In Iowa Narratives, students collect discourse occurring in, around, or concerning a particular public space, seeking to understand those narratives and then uncovering identities that have been ignored or underemphasized. To provide narrative coherence, the students apply writing skills to the collection. To provide spatial coherence, they map the narratives in Google Earth. In the end, all of this work has a public humanities dimension, allowing students to engage in the documentation and preservation of something real to them.
Students in both Keegan and Gilchrist’s composition classrooms now work only on assignments that have broader relevance, one of the key tenets of Gilchrist’s approach. Gilchrist has found that by putting relevance at the core of his assignments, the love for writing follows naturally. “The alternative,” he notes “is to assume that by simply going through the process of writing mechanically, somehow a motivation for writing will result. It’s not the case.”
Gilchrist acknowledges that faculty wishing to try changes to the curriculum might have reservations about implementation, and he notes that he had his own problems along the way. “One freely available web service we used was removed from the internet, but in the end we found a more stable piece of software. It helped to have the support of [Student Instructional Technology Assistants].” Gilchrist also attributes his successful transformation to his collaboration with colleague Tom Keegan, with whom he worked to discuss pedagogical intent and to clarify curricular goals. “We were ready to answer student concerns and we had clear teaching and learning objectives, so when that discussion emerged, we were able to sell it to the students.” In these ways, by making small changes each semester, Gilchrist has worked towards a more perfect curricular scope and sequence. “We build on previous semesters’ experience, and the students build on the students before them. Projects have shown continual improvement.”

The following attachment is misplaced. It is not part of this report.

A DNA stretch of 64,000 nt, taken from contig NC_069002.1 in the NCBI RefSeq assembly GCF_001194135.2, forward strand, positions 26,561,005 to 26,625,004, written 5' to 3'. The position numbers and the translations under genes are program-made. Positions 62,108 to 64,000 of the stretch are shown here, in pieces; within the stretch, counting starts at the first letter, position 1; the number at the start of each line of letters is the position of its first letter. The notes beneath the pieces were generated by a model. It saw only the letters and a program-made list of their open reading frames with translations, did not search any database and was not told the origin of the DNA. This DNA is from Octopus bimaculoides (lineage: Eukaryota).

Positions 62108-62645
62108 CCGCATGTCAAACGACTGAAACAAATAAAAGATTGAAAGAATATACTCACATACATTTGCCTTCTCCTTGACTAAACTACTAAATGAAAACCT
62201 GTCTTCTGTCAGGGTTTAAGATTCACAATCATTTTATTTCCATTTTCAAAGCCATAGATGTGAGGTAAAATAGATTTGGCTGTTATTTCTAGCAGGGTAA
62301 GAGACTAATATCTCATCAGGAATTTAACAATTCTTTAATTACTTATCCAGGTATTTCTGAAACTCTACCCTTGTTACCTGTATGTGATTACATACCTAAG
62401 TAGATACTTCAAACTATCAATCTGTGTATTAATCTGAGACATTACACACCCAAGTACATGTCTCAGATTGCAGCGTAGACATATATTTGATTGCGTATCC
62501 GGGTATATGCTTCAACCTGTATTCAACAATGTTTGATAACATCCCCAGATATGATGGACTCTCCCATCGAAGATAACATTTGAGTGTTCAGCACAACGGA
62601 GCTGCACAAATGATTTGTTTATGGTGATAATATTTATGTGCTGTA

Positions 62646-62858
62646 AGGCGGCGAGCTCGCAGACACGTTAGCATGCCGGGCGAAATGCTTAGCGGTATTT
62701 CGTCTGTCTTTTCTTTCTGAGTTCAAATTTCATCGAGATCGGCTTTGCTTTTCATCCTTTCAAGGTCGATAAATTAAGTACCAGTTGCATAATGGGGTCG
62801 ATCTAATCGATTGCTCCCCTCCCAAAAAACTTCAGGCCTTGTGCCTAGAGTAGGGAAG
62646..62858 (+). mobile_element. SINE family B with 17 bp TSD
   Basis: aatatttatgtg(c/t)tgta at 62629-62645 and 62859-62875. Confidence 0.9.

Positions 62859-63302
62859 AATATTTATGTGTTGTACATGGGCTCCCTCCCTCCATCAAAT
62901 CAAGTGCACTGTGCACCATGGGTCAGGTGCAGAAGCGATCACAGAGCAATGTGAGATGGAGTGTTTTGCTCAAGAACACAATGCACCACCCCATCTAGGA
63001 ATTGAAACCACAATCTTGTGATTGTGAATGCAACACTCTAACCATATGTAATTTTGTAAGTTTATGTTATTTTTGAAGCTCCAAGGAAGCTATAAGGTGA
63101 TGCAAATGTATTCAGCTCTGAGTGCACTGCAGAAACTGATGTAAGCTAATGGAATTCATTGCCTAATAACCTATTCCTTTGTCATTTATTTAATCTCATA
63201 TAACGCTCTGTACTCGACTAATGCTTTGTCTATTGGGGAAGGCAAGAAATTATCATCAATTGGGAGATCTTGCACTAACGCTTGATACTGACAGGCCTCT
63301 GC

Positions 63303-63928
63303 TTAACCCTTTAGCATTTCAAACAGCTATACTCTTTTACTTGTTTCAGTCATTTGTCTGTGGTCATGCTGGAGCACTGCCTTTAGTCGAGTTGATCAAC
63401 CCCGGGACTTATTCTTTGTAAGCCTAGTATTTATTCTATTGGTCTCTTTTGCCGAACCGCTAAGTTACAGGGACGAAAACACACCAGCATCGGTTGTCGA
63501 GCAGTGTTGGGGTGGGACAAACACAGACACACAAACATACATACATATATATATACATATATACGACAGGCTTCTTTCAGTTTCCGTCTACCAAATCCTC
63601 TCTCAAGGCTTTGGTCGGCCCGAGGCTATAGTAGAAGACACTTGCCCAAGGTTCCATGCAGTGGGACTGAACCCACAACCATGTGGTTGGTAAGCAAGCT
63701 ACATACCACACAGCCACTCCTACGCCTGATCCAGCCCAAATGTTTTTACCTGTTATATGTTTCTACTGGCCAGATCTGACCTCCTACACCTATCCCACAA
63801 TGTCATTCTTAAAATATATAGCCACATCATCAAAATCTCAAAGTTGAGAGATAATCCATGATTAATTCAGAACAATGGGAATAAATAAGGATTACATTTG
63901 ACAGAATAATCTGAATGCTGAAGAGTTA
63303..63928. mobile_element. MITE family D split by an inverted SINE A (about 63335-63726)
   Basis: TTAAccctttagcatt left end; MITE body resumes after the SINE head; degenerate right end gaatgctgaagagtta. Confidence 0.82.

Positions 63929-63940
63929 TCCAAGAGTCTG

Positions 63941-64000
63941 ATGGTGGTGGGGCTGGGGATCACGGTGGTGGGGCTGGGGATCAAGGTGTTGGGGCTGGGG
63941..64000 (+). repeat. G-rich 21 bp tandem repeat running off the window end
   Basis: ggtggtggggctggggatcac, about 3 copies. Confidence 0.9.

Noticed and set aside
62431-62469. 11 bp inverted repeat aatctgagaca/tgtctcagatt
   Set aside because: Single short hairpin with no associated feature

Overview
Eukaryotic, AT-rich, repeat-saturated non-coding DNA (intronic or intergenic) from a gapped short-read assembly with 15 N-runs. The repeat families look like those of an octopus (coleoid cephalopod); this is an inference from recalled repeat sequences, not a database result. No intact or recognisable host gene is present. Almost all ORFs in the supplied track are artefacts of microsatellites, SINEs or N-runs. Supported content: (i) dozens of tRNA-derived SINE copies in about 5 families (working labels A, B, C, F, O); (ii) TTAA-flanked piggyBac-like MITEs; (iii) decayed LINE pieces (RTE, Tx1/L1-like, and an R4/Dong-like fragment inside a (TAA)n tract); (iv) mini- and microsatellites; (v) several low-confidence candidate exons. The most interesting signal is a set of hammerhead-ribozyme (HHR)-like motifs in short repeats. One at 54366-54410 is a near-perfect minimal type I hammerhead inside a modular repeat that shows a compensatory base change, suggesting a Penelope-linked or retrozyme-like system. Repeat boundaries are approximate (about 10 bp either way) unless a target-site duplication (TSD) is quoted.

Interestingly, in the same way that Gilchrist emphasizes relevance beyond the classroom in lessons he prepares for his students, Gilchrist has found his own relevance beyond the TILE classroom trainings his has attended, as well as in transferring his learning from the Iowa Narratives Project to other courses.
In his graduate course on teaching multimodal composition,Gilchrist and co-teacher Will Jennings have adapted the principle of relevancy to create assignments that result in real lesson plans graduate students can deploy in their future courses day one. He has also honed a love for and appreciation of blogging as a teaching tool, and uses it whether or not he is teaching in a TILE classroom. All of this, in his mind, supports a vision of student-centered active learning as a sustainable model for teaching and learning in higher education.
Gilchrist is now working to bring his transformational teaching practices to other instructors and disciplines, confident that his successful methods are easily ported across the curriculum and hoping to add new disciplinary approaches to the Iowa Narratives Project, putting these approaches into conversation with one another.
Gilchrist invites all instructors to attend his Assignment Innovation Institute on March 9th in Trowbridge Hall’s TILE classroom. The institute is part of his and Keegan’s recently funded Student Success Initiative entitled IDEAL (Iowa Digital Engagement and Learning), which seeks to make a lasting impact on teaching and learning through instructor training, public engagement, and expanded TILE opportunities. E-mail IDEAL@uiowa.edu for information.